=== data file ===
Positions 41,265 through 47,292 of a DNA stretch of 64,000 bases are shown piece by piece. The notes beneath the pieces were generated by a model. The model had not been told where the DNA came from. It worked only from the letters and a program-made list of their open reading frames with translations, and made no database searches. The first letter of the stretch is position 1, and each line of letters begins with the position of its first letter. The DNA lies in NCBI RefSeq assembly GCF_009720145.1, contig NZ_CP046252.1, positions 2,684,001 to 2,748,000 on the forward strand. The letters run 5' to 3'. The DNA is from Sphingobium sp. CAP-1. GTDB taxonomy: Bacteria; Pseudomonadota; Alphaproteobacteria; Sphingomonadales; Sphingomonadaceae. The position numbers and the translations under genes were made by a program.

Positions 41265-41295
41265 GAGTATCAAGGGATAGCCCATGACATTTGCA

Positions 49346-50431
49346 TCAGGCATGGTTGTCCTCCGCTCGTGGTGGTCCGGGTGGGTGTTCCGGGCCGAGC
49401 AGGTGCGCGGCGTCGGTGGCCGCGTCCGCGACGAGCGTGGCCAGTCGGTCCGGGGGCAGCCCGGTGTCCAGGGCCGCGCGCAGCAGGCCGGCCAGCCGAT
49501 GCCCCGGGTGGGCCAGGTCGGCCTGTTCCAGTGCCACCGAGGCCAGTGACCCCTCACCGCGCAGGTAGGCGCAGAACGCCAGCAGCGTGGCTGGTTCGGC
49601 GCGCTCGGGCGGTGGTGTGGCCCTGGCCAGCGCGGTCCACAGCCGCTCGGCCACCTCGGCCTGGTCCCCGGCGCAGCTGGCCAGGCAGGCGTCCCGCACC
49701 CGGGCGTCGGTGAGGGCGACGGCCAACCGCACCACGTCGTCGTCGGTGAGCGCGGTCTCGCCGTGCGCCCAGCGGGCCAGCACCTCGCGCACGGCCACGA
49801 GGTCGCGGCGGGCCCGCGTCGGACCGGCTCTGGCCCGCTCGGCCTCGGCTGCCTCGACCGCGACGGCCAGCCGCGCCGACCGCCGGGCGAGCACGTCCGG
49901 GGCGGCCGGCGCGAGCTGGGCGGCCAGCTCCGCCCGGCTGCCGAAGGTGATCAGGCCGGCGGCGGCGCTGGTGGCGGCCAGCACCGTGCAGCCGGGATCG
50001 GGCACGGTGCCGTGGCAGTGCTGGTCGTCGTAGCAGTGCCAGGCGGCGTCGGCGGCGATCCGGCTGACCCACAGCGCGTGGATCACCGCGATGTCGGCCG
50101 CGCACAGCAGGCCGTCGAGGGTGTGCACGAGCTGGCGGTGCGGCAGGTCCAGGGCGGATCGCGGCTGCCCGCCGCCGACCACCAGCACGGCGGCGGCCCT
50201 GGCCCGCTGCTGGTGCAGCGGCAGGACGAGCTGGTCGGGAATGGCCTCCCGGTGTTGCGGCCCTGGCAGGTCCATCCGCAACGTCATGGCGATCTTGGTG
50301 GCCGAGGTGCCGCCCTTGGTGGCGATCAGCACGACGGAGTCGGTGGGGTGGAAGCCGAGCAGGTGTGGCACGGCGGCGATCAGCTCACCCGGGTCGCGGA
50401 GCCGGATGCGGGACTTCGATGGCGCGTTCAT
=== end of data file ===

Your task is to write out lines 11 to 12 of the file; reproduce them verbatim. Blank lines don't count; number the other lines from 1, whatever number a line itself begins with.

49901 GGCGGCCGGCGCGAGCTGGGCGGCCAGCTCCGCCCGGCTGCCGAAGGTGATCAGGCCGGCGGCGGCGCTGGTGGCGGCCAGCACCGTGCAGCCGGGATCG
50001 GGCACGGTGCCGTGGCAGTGCTGGTCGTCGTAGCAGTGCCAGGCGGCGTCGGCGGCGATCCGGCTGACCCACAGCGCGTGGATCACCGCGATGTCGGCCG